Public Safety

Psychiatric Emergency Response Teams Seen as Model for Law Enforcement

There was a time, not too long ago, when sheriff’s deputies and police had just a few choices for handling people with mental illness, said Sheriff’s Capt. Gigi McCalla.

 

They could send them to jail or a County mental health facility. Or, maybe deputies would calm a situation and depart—but they could expect plenty of future calls involving the same person.

  These days, County-funded Psychiatric Emergency Response Teams (PERT)—a specially trained officer or deputy and a licensed clinician who patrol together and handle calls—are helping people with mental illness get the lasting help they need, McCalla said.

“I am a fan,” said McCalla, a 28-year Sheriff’s Department veteran who saw PERT teams making a difference in the years she spent as lieutenant, and later captain, of the Lemon Grove Sheriff’s Station.

Her remarks came Tuesday as McCalla joined PERT staff to describe the unique program to about 100 members of law enforcement and professionals who monitor law enforcement. The audience from all over the U.S. and Canada was in San Diego to learn about best practices in policing and police oversight as part of the National Association for Civilian Oversight of Law Enforcement conference.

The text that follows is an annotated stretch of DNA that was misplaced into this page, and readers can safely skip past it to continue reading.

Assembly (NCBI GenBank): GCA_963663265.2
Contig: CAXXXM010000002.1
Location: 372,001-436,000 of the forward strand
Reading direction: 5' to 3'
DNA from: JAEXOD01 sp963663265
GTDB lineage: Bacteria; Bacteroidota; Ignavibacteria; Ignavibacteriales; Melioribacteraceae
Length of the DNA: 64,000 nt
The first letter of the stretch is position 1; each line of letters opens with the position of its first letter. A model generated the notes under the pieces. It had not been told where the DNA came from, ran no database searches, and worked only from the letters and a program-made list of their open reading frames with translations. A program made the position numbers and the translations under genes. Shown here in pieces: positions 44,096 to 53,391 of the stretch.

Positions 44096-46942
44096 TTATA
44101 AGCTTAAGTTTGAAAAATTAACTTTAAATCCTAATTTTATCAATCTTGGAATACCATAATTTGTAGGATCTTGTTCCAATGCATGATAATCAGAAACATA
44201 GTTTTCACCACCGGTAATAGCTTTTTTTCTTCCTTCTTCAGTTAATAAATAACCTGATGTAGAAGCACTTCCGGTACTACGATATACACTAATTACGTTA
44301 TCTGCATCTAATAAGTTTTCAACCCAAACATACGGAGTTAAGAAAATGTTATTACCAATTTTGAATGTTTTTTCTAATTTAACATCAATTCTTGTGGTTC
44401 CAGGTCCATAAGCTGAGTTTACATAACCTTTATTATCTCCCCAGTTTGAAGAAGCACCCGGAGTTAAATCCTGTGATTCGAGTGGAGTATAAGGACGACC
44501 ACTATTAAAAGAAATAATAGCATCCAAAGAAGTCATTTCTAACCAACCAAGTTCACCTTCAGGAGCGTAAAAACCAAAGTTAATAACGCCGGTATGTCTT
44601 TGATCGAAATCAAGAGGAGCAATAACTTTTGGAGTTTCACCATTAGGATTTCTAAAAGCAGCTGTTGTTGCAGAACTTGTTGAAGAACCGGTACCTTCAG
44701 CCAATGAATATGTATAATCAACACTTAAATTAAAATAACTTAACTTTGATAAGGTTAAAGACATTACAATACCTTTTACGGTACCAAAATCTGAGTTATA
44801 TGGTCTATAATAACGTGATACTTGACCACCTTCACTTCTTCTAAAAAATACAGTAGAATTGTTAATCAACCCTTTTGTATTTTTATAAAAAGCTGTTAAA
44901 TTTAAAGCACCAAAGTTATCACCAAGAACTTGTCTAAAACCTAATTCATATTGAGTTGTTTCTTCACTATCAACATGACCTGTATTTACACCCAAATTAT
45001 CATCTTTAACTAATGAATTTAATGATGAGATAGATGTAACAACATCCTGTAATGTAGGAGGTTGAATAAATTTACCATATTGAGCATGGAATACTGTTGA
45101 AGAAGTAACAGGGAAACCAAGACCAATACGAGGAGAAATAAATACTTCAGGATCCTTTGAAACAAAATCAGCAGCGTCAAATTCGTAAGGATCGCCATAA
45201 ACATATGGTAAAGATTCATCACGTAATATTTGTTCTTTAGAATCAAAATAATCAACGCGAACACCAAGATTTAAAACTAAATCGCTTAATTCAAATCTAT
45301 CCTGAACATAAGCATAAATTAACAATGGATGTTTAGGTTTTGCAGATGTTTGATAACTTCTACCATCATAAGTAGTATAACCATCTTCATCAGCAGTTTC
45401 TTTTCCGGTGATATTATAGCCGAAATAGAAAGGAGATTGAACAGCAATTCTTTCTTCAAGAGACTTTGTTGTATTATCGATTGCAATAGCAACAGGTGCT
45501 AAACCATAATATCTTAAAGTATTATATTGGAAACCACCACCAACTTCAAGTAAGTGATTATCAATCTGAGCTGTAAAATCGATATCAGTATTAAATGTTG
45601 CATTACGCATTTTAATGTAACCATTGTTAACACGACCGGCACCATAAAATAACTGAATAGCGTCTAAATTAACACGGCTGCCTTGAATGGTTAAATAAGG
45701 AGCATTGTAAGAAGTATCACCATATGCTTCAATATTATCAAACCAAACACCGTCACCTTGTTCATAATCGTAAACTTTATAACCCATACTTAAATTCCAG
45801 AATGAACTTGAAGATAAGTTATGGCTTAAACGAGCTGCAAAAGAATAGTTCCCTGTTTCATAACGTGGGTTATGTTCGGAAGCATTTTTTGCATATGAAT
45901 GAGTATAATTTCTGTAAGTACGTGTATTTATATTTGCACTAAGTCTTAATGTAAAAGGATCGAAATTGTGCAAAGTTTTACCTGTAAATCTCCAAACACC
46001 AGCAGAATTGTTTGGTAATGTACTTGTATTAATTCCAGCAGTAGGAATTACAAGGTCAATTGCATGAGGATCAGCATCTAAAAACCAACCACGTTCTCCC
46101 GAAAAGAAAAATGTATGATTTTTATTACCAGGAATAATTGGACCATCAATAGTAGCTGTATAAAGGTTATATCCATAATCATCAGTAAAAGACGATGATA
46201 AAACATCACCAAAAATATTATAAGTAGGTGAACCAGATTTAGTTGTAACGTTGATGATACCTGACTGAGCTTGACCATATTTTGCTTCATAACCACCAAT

Since the first PERT unit went on patrol in 1996, the program has expanded to cover every jurisdiction in San Diego County.  Regionwide, 24 PERT units handle about 15,000 calls a year, PERT Community Outreach Coordinator Marla Kingkade said Tuesday.

PERT is a nonprofit agency, funded through the County Health and Human Services Agency.

 PERT units handle calls where mental illness may be a factor. The teams aim to compassionately defuse emergencies and make appropriate evaluations and referrals, with a related goal of preventing unnecessary incarcerations or hospitalizations, Kingkade said.

A network of programs and options for people with mental illness serves the region, and PERT units are uniquely positioned to connect people who come to the attention of law enforcement with the right help.

“This collaboration works,” McCalla said.

Deputies are frequently called to deal with situations involving mental illness, McCalla said. With PERT available to help, the calls can be resolved appropriately. And that’s very satisfying to deputies, who overwhelmingly join the profession driven by a desire to help the community, she said.

“Now we have so many places we can refer people to; if someone needs it, we can get that person or that family help.”